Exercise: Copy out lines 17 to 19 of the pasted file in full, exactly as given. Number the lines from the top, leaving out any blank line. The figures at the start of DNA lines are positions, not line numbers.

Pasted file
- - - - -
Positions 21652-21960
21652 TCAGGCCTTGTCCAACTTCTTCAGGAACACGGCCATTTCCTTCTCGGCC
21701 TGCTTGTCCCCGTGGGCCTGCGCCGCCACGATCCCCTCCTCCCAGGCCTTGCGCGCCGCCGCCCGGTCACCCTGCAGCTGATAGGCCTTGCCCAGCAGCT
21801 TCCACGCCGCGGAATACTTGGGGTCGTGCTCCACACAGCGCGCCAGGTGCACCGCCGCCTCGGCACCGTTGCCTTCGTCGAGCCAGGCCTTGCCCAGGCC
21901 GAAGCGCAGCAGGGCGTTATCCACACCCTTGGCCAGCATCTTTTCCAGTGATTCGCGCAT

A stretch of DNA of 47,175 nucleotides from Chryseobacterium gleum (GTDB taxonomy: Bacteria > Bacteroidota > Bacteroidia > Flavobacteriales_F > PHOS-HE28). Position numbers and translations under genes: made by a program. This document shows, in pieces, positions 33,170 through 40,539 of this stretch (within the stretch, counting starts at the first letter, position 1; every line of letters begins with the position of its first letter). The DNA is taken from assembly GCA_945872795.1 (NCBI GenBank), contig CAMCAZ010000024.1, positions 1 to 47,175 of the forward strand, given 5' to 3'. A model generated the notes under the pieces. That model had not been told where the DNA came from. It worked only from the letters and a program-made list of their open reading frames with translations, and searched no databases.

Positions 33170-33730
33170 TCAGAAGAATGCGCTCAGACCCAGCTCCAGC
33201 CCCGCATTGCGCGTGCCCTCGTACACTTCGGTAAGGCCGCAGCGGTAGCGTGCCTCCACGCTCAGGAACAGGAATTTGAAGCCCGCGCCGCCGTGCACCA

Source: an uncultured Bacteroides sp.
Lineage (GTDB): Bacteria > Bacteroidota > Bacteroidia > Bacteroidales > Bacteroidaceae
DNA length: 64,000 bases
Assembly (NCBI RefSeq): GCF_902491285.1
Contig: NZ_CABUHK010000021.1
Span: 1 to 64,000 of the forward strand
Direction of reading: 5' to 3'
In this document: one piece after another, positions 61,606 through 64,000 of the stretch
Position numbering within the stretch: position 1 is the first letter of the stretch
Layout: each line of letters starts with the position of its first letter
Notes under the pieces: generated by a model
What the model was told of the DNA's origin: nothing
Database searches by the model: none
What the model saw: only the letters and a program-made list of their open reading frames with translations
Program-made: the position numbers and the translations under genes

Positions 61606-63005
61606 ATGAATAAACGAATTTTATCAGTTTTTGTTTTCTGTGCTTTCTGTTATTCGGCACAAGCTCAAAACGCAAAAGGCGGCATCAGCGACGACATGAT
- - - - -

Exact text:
In this document: one piece after another, positions 61,606 through 64,000 of the stretch
Position numbering within the stretch: position 1 is the first letter of the stretch
Layout: each line of letters starts with the position of its first letter